The chefs stay in the kitchen. Others take the food from the kitchen to the arena floor to be assembled and packaged into meals.
On the arena floor, more than a dozen tables are spaced out in two rows. The food is brought out from the kitchen and the meals are assembled at the different stations and packed into takeaway containers complete with stickers.
Music pumps out of arena speakers but that’s about the only leftover from the games or concerts that used to regularly fill the 19,800-capacity venue. Most lights are turned off, so the higher levels of the arena disappear into darkness.
Staffers wear gloves and masks as they assemble the meals. Hand sanitzer dispensers are nearby. Most doors in the arena have been propped open, to reduce the need for touching surfaces.
Others MLSE employees are working remotely at home to help in other ways.
“There’s a lot of people behind the scenes that are actually doing a lot of the logistics,” said Friisdahl.
The menu depends on donations and suppliers with some of the food coming from Second Harvest, a food rescue charity that recovers unsold food before it becomes waste and redistributes it to social service organizations.
“We’re essentially operating as their kitchen right now – the kitchen of many shelters,” said Zielinski.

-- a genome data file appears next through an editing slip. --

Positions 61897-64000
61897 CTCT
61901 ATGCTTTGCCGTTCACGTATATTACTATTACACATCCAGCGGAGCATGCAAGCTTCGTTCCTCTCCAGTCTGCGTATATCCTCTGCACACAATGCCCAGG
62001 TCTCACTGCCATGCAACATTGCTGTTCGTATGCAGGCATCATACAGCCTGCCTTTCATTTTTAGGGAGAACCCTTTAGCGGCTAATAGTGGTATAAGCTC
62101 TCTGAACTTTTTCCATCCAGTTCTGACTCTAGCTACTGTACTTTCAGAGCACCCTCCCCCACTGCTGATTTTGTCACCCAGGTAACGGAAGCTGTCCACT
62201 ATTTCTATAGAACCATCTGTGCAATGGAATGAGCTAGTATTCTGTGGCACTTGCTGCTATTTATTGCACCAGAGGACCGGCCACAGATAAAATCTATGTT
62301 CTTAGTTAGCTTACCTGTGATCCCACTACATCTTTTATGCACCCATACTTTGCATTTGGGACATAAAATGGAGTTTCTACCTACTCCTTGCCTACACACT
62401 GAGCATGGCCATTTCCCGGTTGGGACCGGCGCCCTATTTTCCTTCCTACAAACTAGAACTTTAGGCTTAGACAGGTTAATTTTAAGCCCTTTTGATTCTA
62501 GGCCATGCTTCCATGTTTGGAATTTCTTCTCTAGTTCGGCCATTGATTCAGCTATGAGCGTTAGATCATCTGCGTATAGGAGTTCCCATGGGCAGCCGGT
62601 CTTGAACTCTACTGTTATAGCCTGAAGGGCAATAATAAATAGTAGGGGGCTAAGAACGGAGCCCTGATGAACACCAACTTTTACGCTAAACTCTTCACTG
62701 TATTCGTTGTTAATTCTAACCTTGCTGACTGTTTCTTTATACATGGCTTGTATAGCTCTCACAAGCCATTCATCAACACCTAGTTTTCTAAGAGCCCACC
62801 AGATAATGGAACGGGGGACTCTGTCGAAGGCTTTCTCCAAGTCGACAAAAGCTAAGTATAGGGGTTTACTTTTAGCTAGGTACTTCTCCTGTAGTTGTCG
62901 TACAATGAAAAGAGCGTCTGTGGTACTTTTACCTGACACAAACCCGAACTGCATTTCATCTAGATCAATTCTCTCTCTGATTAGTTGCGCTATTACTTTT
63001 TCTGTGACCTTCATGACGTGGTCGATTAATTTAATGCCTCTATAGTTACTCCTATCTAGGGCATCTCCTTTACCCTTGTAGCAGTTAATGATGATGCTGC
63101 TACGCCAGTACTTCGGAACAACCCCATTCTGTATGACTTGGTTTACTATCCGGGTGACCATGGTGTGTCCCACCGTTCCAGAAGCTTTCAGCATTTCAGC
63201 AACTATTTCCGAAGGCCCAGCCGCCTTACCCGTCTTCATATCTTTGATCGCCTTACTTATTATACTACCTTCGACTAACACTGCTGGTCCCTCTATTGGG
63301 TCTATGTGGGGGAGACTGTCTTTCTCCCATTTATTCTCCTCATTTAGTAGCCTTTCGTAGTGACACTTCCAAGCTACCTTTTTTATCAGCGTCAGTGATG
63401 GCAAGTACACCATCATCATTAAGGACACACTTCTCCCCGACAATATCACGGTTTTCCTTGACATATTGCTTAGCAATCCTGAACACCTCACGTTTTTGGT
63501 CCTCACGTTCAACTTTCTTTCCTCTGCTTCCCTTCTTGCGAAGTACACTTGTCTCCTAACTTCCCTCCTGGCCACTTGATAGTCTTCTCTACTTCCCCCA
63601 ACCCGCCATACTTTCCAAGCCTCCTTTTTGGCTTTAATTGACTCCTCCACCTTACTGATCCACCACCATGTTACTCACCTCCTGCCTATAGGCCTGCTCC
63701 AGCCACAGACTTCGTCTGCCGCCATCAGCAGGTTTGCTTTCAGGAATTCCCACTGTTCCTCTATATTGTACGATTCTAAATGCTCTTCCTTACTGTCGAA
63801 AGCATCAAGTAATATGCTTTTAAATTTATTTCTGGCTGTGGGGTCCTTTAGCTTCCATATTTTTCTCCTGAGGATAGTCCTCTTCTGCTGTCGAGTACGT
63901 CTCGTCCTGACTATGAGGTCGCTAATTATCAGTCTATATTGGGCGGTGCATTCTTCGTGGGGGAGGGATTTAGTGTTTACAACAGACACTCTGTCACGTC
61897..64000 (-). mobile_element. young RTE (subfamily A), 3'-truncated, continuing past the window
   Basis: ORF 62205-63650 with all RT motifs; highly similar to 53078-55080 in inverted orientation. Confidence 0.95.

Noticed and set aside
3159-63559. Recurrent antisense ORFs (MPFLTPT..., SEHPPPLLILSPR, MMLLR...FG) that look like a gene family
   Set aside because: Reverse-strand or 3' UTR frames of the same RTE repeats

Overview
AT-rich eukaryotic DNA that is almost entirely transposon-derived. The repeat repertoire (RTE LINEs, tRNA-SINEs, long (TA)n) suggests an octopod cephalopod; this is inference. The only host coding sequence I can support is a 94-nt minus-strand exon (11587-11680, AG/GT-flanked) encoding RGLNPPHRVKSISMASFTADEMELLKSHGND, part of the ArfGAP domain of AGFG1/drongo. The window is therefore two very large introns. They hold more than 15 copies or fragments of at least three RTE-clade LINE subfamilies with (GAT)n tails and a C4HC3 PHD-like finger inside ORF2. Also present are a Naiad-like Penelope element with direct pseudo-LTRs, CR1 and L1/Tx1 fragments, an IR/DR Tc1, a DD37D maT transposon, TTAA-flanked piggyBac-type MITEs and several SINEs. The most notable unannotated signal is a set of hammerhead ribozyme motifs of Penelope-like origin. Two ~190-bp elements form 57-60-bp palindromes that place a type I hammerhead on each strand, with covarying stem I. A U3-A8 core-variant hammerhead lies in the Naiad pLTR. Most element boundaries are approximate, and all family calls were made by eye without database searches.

The MLSE chefs look at their supplies, then put their heads together and decide what they can make into a healthy meal.
“I’ve tasted this food … These are great meals,” Friisdahl said proudly.
Once cooked, the food is cooled in fridges, then assembled quickly and covered, wrapped and refrigerated again to await distribution and reheating.
MLSE started discussing the idea some three weeks ago, drawing first on some familiar names in Bell Canada and Rogers Communications, both part-owners of MLSE, as well as major sponsors Scotiabank and Tangerine bank.
“They all immediately said ‘We’re in,'” said Friisdahl.
Others are also pitching in, including the Team Toronto Fund, Toronto Maple Leafs Alumni Association, Sobey’s, Sysco, Maple Lodge Farms, Dairy Farmers of Ontario, Maple Leaf Foods, McCain Foods and Coca-Cola. They have provided financial assistance, services or food donations.
Second Harvest is a longtime MLSE partner.
“The way they have managed this has been genius, really,” Second Harvest CEO Lori Nikkel said of the MLSE endeavour.
“These individually packaged meals are critical. And we didn’t have any to give out,” she added. “This is a time, with COVID, that you really need the meals. You need the food but you really need the meals.”
In addition to shelters and community agencies, the meals will delivered to hospitals during shift changes, to catch people going home after a long day’s work and provide a meal for four.
“We wanted to identify both of those areas as key needs,” said Friisdahl. “And we wanted MLSE to really lead that initiative and use the infrastructure that we have in the most effective way to deliver on that.”
The arena, at the site of the Canada Post Delivery Building, is built on history.
Leaf historian Mike Ferriman notes that the site was turned over to the government during the Second World War to be used as a military depot.
Once again it has been repurposed as the world battles another foe.